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(CNN) —  

The first 2020 Democratic presidential debates are here, giving the 20 qualifying candidates the best opportunity to break through the crowded field in front of a national audience.

This is the first time that candidates will be able to draw contrasts with their rivals in a face-to-face setting.

Here is how to watch:

When are the first debates?

The first pair of Democratic debates is taking place on Wednesday and Thursday in Miami from 9 to 11 p.m. EDT on NBC.

Get ready for the debates all day on CNN.com and then stay with us for real-time news, analysis and fact-checking during and after the debates. CNN will have live TV programming starting at 11 p.m. EDT breaking down the biggest moments and story lines from the first debates.

What are the lineups?

The Wednesday debate featured:

  • Sen. Elizabeth Warren of Massachusetts
  • Former Rep. Beto O’Rourke of Texas
  • Sen. Cory Booker of New Jersey
  • Former Housing and Urban Development Secretary Julian Castro
  • Rep. Tulsi Gabbard of Hawaii
  • Washington Gov. Jay Inslee
  • Sen. Amy Klobuchar of Minnesota
  • Mayor Bill de Blasio of New York
  • Former Rep. John Delaney of Maryland
  • Rep. Tim Ryan of Ohio

The Thursday debate will feature:

  • Former Vice President Joe Biden
  • Sen. Bernie Sanders of Vermont
  • Mayor Pete Buttigieg of South Bend, Indiana
  • Sen. Kamala Harris of California
  • Sen. Kirsten Gillibrand of New York
  • Sen. Michael Bennet of Colorado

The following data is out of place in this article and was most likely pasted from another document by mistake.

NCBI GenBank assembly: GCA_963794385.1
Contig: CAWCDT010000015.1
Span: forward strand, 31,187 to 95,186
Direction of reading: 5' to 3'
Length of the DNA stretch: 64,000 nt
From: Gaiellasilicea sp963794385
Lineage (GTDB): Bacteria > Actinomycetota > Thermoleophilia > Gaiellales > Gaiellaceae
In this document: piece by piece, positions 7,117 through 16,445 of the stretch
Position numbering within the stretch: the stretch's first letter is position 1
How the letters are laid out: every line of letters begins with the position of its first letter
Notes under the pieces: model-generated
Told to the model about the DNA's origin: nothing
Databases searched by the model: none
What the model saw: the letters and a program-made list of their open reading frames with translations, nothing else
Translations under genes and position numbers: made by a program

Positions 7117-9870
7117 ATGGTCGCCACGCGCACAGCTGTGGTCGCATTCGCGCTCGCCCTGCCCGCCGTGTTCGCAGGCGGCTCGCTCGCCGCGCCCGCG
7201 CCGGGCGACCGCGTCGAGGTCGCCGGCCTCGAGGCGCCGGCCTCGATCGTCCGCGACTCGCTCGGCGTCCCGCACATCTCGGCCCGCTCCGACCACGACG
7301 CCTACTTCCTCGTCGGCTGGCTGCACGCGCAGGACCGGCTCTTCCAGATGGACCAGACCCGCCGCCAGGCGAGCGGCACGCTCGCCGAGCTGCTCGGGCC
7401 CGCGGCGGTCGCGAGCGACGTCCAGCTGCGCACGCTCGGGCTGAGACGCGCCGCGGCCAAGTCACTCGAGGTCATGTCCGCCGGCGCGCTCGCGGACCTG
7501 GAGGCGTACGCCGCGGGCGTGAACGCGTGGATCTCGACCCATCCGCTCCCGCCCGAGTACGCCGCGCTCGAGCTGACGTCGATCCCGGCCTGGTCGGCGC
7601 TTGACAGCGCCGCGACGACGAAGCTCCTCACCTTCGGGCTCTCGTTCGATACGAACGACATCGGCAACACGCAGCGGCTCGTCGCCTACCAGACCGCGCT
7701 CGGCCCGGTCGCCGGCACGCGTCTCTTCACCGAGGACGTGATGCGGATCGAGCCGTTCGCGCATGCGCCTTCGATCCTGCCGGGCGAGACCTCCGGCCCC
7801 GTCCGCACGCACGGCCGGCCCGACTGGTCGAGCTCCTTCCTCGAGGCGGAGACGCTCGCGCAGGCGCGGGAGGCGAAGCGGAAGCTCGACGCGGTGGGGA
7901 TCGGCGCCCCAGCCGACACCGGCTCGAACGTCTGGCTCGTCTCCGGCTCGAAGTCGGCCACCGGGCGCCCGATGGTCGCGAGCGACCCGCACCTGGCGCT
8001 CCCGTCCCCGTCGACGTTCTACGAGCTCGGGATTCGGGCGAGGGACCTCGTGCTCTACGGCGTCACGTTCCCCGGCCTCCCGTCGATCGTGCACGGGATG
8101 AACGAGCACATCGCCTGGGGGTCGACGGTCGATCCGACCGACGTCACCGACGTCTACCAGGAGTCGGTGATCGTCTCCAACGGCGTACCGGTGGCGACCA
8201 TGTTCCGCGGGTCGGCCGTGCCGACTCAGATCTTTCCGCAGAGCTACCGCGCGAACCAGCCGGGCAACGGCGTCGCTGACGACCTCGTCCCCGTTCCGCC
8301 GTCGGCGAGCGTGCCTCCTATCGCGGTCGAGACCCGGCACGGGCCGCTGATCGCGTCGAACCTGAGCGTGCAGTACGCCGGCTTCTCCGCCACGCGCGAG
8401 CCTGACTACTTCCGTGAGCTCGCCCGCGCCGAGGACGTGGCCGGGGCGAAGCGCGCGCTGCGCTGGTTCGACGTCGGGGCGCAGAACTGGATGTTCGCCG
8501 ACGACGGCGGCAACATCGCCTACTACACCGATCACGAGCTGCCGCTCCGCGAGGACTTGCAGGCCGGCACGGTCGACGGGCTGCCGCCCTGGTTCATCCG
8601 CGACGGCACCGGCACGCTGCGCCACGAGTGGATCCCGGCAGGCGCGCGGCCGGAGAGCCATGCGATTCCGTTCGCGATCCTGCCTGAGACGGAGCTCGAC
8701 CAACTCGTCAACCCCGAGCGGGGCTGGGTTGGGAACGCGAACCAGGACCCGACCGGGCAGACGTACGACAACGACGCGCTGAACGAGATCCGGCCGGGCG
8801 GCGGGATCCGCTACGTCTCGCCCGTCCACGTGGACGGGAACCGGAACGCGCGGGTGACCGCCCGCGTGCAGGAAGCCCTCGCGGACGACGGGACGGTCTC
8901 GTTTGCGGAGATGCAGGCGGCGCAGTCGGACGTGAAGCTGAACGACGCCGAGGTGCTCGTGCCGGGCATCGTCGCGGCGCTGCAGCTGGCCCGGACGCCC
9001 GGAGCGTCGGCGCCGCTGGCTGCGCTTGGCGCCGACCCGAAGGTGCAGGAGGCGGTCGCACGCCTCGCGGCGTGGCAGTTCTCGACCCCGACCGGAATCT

• Author Marianne Williamson
  • Rep. Eric Swalwell of California
  • Businessman Andrew Yang
  • Former Colorado Gov. John Hickenlooper

Who didn’t make the cut?

Three Democratic hopefuls – Montana Gov. Steve Bullock, Rep. Seth Moulton of Massachusetts and Mayor Wayne Messam of Miramar, Florida – did not qualify for the first contests. Former Rep. Joe Sestak of Pennsylvania entered the race too late to qualify for this initial set of debates.

Catch up on night one of the debate

How were the debate stages decided?

Candidates had to qualify for the first debates by either receiving at least 1% support in three polls from an approved list of pollsters or receiving campaign contributions from 65,000 unique donors, including 200 donors each from 20 different states.

NBC divided the 20 qualifying candidates into two groups: those with polling averages at 2% or higher and those whose polling averages are under 2%. NBC then did a random selection, dividing up the top tier and lower tier into the two nights.

What are the rules for the debates?

Candidates have one minute to respond to questions and 30 seconds for follow-ups, according to NBC News. Each two-hour debate will be divided into five parts with four commercial breaks.

Candidates will not have the opportunity to make opening remarks but will be given time for closing statements.

Catch up on the candidates

Massachusetts Sen. Elizabeth Warren

Former Texas Rep. Beto O’Rourke

New Jersey Sen. Cory Booker

Former Housing and Urban Development Secretary Julian Castro

Hawaii Rep. Tulsi Gabbard

Washington Gov. Jay Inslee

Minnesota Sen. Amy Klobuchar

New York Mayor Bill de Blasio

Former Maryland Rep. John Delaney

Ohio Rep. Tim Ryan

Former Vice President Joe Biden

Sen. Bernie Sanders of Vermont

Mayor Pete Buttigieg of South Bend, Indiana

Sen. Kamala Harris of California

Sen. Kirsten Gillibrand of New York

Sen. Michael Bennet of Colorado

Author Marianne Williamson

Rep. Eric Swalwell of California

Businessman Andrew Yang

Former Colorado Gov. John Hickenlooper